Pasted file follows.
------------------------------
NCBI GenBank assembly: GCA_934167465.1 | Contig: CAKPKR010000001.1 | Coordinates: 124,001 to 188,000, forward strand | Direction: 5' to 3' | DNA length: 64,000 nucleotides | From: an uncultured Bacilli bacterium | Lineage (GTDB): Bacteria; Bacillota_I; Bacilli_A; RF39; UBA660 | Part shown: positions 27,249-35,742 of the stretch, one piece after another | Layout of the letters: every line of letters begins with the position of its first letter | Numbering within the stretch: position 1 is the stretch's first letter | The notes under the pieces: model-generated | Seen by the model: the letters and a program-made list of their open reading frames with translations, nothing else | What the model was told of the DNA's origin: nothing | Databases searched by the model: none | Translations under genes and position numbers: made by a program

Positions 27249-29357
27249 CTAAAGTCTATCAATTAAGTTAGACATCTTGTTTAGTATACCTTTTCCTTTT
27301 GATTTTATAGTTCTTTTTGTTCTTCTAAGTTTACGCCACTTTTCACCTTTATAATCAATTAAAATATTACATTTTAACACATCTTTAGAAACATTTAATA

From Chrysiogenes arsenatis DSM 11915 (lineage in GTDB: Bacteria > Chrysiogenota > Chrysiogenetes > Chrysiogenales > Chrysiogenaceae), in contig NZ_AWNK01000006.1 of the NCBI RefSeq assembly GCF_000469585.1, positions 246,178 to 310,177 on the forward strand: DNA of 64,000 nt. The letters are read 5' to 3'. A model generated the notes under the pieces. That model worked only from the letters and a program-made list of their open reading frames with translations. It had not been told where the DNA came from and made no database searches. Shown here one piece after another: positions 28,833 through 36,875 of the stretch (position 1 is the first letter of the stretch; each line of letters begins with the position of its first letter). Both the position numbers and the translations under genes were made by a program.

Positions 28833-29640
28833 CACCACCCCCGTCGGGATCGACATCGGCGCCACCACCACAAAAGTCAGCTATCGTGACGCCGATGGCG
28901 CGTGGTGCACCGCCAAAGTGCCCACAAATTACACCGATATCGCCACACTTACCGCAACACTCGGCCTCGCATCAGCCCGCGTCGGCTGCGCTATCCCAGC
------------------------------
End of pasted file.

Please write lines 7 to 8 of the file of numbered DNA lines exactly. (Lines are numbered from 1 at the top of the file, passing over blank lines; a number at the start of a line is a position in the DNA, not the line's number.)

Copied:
28833 CACCACCCCCGTCGGGATCGACATCGGCGCCACCACCACAAAAGTCAGCTATCGTGACGCCGATGGCG
28901 CGTGGTGCACCGCCAAAGTGCCCACAAATTACACCGATATCGCCACACTTACCGCAACACTCGGCCTCGCATCAGCCCGCGTCGGCTGCGCTATCCCAGC